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nancylee

Should I buy a kiln, and if so, which one?

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Hi all,

I am doing pottery for almost two years, and I have a shop in which I sell local artisan's goods. I do sell some of my simple stuff, such as small garden markers and wind chimes, easy stuff that I cannot mess up! I have a wheel and just bought a slab roller, because that small stuff does sell, and it is fun to make. I bought an old kiln that I asked about here a few weeks ago, and while it will bisque my work, it won't get to Cone 6. My pottery teacher looked at my stuff and the celadon-glazed bowl almost got to what it should look like and said the glaze we use is Cone 4, so my kiln is getting to around Cone 4. My witness cones of 5 and 6 never bent over, and I kept the kiln on for something like 18 hours. Supervised, of course.

 

I just missed a L&L kiln at my local ceramics shop, used, perfect shape, with a kiln sitter, for $800. The next least expensive model they have is about $1900, a Skutt 1018. Others are on order, but won't be in for a while. I like to buy locally, because the owner is great at troubleshooting. Questions: do I need a computerized kiln, I do work outside the house, but don't think I would ever put a kiln on and leave it. I did like learning about how a kiln works, and the glazes,how much time, at what temp, etc. I don't know that if I had a computerized model from the start, if I would have learned anything, and I do like to learn. I do want to fire to Cone 6, because I make a lot of bowls, mugs, plates for my family and friends as presents. (Poor people! I have been experimenting on them for two years now!)

 

I do feel I need a kiln, as I make a lot, and sooner or later my pottery teacher is going to ban my filling up her kiln with my stuff. It is for me, and some for sale, so I feel I should use my own dime, although she has been very generous about it all. The biggest things I make are platters, and some toad houses at this point, but I do love to throw big bowls!!

 

Any suggestions or advice would be gratefully accepted - thank you!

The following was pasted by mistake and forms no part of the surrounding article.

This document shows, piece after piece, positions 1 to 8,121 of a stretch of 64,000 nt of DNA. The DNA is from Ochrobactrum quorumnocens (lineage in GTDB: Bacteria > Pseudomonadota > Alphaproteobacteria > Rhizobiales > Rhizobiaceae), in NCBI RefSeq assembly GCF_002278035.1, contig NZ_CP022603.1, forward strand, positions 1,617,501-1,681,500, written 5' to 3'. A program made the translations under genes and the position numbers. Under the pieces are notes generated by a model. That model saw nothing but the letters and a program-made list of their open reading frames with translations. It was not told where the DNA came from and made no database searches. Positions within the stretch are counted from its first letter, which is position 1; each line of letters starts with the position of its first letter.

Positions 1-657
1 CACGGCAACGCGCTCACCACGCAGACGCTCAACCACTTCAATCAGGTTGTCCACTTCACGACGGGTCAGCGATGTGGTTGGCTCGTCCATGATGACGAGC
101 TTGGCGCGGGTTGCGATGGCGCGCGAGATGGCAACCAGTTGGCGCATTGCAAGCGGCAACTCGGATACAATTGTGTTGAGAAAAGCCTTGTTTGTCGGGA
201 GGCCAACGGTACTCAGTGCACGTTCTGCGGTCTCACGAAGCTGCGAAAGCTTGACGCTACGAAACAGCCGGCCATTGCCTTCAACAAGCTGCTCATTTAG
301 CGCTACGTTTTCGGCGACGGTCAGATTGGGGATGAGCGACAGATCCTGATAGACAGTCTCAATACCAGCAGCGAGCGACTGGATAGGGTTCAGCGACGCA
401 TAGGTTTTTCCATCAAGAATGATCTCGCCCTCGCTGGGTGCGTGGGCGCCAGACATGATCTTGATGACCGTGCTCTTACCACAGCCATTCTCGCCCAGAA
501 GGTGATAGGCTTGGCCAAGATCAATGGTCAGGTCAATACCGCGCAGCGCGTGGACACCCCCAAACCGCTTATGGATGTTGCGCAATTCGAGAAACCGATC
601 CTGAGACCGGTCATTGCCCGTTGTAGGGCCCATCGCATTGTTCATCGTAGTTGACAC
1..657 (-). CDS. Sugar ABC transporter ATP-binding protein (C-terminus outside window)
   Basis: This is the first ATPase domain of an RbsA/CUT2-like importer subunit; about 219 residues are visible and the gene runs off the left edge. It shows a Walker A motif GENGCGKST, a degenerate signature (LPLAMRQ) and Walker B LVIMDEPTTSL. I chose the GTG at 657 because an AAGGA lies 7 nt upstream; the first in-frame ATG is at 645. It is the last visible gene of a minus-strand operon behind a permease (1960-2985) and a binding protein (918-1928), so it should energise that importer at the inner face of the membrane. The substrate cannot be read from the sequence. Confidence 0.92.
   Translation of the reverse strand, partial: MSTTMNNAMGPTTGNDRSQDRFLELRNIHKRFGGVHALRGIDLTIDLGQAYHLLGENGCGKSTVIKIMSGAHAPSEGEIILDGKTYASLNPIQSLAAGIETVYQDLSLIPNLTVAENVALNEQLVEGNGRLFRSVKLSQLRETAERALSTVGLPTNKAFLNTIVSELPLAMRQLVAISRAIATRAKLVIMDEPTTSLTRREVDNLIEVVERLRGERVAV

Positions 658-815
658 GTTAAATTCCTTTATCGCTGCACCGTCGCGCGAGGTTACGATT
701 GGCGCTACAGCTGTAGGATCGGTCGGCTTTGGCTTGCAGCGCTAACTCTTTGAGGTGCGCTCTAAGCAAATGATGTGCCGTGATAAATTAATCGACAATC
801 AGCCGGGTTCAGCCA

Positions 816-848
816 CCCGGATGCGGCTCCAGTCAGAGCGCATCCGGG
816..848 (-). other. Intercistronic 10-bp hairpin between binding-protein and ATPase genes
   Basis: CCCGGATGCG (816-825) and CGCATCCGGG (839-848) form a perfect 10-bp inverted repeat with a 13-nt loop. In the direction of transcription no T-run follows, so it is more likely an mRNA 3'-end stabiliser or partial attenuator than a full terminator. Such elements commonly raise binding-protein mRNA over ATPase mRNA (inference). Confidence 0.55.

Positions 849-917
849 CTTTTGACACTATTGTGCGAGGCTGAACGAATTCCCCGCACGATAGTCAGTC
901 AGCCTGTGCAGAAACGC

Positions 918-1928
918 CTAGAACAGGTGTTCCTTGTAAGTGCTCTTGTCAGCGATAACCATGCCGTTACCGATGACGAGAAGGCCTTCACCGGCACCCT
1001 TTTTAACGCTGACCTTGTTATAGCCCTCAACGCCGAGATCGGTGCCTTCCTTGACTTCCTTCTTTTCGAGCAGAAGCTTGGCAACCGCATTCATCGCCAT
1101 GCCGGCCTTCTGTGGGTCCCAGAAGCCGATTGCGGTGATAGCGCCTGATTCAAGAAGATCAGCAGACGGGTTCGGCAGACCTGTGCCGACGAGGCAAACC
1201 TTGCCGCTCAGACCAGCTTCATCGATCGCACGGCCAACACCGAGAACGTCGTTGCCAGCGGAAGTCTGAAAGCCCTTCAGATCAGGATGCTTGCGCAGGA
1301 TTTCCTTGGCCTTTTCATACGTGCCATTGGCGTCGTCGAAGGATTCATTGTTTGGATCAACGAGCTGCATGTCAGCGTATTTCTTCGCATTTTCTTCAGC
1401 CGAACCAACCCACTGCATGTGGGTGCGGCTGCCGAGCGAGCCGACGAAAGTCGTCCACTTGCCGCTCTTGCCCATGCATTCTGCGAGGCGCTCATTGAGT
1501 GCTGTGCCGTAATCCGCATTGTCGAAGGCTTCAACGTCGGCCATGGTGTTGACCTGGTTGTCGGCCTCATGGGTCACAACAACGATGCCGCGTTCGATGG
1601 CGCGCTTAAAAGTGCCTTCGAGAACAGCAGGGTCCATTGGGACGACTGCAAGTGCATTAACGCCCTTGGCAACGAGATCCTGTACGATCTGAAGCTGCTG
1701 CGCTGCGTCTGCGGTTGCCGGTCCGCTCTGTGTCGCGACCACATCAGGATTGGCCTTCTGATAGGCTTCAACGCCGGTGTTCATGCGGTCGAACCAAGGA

Nancy

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There are a lot of discussions on this forum about what to look for in a kiln. Do a little searching and you'll find a ton of information.

 

As for your kiln, is it supposed to get to cone 6 and just needs new elements, or is it a low fire kiln? Take a look at the serial plate on the control box and see what it says. They typically list the maximum temperature for the kiln. If it is supposed to get to cone 6 but isn't, then new elements may do the trick. If it's just a low fire kiln, then you'll need to invest in another kiln if you want to fire cone 6. New kilns are nice, but used kilns are easy to find and will save you a lot of money, as long is it's in good condition.

 

When buying new, digital kilns are not that much more expensive than manual kilns. It's only about $300 different, and well worth the money in my opinion. The digital controllers will give you much more control, and more options like preheat, delayed start, and controlled cooling.

 

Any brand of kiln that says it will get to cone 6 will do just that. The main difference is in durability and ease of maintenance. Email me if you want specific recommendations. All kiln have their good points and bad points, some more bad than good.

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Depending on where you are, there are used kilns- good, bad, and ugly!- on craigs list every day. Prices are all over the place, so buyer beware. I recently bought a 7 cu ft L&L (not digital controlled) for $150, because I explained to the seller that 6 new elements would cost $240. It wasn't hooked up, and he saw it my way. I have fired it a dozen times to cone 6- with the original elements.

On an L&L find out the serial number- that is the date (day/month/year) it was built. MOST kilns are owned by "hobby" potters and have only been fired to cone 06/04. Take a flashlight on your visit and look inside the wiring boxes for corrosion, etc.

The L&L site (hotkilns.com) has lots of info and pictures of older models- as well as parts. Information is power.

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Hi Nancylee, I am looking every day on Craigslist and I have seen quite a few kilns for sale. One that I just missed by minutes was owned by a mans mother who passed away. She only turned it on once and got scared so she never used it. It was a really nice Skutt for $200. But I just keep looking, ready to jump at the right one. I do a google search for all the ones that look interesting using the info they give in the ad. So I'm getting a good education in what kind of cone 6 electric kilns are out there. Although I notice that some people are asking very high prices, close to new, so it is good to do the research.